N.D. Browning, M.A. Bonds, G.H. Campbell, J.E. Evans, T. LaGrange, K.L. Jungjohann, D.J. Masiel, J. McKeown, S. Mehraeen, B.W. Reed, M. Santala

One of the current major driving forces behind instrument development in transmission electron microscopy (TEM) is the ability to observe materials processes as they occur in situ within the microscope. For many processes, such as nucleation and growth, phase transformations and mechanical response under extreme conditions, the beam current in even the most advanced field emission TEM is insufficient to acquire images with the temporal resolution (∼1 μs to 1 ns) needed to observe the fundamental interactions taking place. The dynamic transmission electron microscope (DTEM) avoids this problem by using a short pulse laser to create an electron pulse of the required duration through photoemission which contains enough electrons to form a complete high resolution image. The current state-of-the-art in high time resolution electron microscopy in this paper describes the development of the electron optics and detection schemes necessary to fully utilize these electron pulses for materials science. In addition, developments for future instrumentation and the experiments that are expected to be realized shortly will also be discussed.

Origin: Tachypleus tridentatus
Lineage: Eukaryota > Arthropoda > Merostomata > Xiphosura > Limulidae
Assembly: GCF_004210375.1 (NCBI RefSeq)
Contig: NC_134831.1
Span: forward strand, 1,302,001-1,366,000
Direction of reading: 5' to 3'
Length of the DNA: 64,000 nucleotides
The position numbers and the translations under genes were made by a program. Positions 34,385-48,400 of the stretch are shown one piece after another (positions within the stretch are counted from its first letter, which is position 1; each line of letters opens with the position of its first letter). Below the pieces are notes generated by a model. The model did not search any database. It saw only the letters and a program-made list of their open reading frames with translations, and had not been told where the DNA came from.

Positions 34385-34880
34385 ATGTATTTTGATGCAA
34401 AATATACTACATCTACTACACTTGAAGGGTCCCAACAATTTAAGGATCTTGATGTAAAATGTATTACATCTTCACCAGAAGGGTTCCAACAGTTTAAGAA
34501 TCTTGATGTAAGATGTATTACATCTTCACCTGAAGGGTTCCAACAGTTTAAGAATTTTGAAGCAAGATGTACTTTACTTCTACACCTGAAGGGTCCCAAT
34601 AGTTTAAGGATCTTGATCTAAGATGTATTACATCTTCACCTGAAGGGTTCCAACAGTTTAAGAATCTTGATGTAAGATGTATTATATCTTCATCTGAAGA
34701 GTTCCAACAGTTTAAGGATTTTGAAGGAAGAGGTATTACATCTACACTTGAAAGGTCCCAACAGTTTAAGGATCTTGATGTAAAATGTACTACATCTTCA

This paper was originally published in Current Opinion in Solid State and Materials Science (2012) 16, 23-30.

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